Written in Java, ScreenStudio gives you a simple interface with modern features. This app keeps things nice and easy. It allows only a few configurations like output options, frame rate/bitrate settings, and streaming options.

Ubuntu Screen Capture Tool

Best Features

  • Live streaming capabilities
  • Webcam recording
  • Cross-platform

How To Install

Enter the following code in a terminal window…

sudo add-apt-repository ppa:soylent-tv/screenstudio
sudo apt update
sudo apt install screenstudio

5. Open Broadcast Software (OBS): For The Pros

Using OBS is like bringing out the big guns. This app is not for the faint of heart. This open-source software puts you in full control while using Linux to screen capture video.

There’s a seemingly unlimited number of configurations you can manipulate. This includes scene creation, audio and video mixing, even advanced screenshot editing. Approach with caution, however, as OBS is complex and requires the climbing of a rather steep learning curve.

Linux Screen Capture Video

Best Features

  • Advanced video editing
  • Open-source
  • Multiple output format options
  • Online community to help

How To Install

Enter the following code into a terminal window…

sudo add-apt-repository ppa:obsproject/obs-studio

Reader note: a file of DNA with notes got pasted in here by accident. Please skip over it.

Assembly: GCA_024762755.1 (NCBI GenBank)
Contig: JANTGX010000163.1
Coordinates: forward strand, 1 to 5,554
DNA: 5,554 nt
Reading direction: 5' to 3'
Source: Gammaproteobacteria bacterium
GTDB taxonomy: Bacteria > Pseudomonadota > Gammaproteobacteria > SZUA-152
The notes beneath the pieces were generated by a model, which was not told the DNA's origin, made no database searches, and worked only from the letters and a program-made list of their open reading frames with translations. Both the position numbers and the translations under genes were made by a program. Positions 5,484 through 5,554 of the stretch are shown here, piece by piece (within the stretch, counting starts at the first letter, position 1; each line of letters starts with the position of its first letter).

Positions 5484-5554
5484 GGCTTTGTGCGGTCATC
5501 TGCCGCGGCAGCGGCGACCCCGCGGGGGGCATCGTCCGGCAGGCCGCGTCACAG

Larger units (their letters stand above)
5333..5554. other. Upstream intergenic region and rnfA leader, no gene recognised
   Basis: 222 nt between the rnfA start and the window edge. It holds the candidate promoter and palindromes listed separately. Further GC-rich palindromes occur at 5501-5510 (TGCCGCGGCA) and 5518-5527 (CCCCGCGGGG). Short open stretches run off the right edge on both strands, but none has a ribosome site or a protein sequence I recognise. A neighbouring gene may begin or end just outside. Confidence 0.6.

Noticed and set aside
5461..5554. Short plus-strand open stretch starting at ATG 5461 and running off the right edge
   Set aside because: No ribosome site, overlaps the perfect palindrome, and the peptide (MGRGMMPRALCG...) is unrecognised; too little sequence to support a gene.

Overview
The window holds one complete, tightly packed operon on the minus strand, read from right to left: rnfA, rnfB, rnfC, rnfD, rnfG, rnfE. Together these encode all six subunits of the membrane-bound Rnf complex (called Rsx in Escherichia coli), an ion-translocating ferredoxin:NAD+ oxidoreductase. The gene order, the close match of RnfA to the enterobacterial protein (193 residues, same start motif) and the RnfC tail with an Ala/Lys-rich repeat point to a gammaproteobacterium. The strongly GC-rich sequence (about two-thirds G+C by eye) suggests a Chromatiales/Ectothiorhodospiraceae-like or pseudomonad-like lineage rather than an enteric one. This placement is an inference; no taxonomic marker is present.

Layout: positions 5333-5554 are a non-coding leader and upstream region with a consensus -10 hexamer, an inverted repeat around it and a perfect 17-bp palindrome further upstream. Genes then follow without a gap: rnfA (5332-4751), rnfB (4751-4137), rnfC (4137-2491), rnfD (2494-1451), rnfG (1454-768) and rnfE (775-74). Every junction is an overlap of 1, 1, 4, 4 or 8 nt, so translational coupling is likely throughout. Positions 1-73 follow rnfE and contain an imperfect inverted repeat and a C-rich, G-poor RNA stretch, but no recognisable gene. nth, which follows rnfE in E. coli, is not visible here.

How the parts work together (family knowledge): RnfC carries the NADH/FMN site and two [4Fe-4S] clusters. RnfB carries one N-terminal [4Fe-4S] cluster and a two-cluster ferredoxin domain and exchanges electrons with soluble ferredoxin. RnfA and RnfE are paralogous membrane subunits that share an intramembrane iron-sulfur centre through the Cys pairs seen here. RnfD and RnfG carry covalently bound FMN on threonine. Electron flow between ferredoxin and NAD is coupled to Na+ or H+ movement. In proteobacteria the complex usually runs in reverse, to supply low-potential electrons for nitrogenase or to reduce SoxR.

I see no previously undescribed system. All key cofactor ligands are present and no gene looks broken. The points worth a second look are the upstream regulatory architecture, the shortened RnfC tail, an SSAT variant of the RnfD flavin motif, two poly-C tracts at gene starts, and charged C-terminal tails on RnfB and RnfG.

sudo apt update
sudo apt install obs-studio

6. GreenRecorder: The Pioneer

GreenRecorder is the OG in using Ubuntu to screen capture video. It’s one of the first (and fewest) desktop video recorders to offer support for Xorg and Wayland. GreenRecorder has all your basic desktop recorder features with the added bonus of gig options. Built using GTK3, the interface is simple and easy to navigate.

Ubuntu Screen Capture Video

Best Features

  • Quality support for Xorg and Wayland
  • Multiple output options
  • Gif creator

How To Install

Enter the following code into a terminal window…

sudo add-apt-repository ppa:fossproject/ppa
sudo apt update
sudo apt install green-recorder

7. recordMyDesktop: Simple App for Basic Tutorials

RecordMyDesktop is a command-line app used in Ubuntu to record screen video and audio. For those that like options, recordMyDesktop offers two different graphical user interfaces based on GTK and QT4. This app is a good option for tutorial videos as you can sync video with audio and highlight parts of the video that you deem important.

Easy Screen Recorder Linux

Best Features

  • Two separate GUIs
  • Simple to use
  • Unique video creation features (video/audio synching, footage highlighting)

How To Install

Enter the following code into a terminal window…

sudo apt install gtk-recordmydesktop

8. Vokoscreen: Best of the Basics

Vokoscreen is another insanely easy screen recorder for Linux. With a clean and basic interface, users can easily navigate its minimal options and features.

Linux Capture Streaming Video

Best Features

  • Webcam overlay
  • Delayed recording option
  • Multiple output format options

How To Install

Enter the following code into a terminal window…

sudo apt install vokoscreen

9. Freeseer: A Presenter’s Best Friend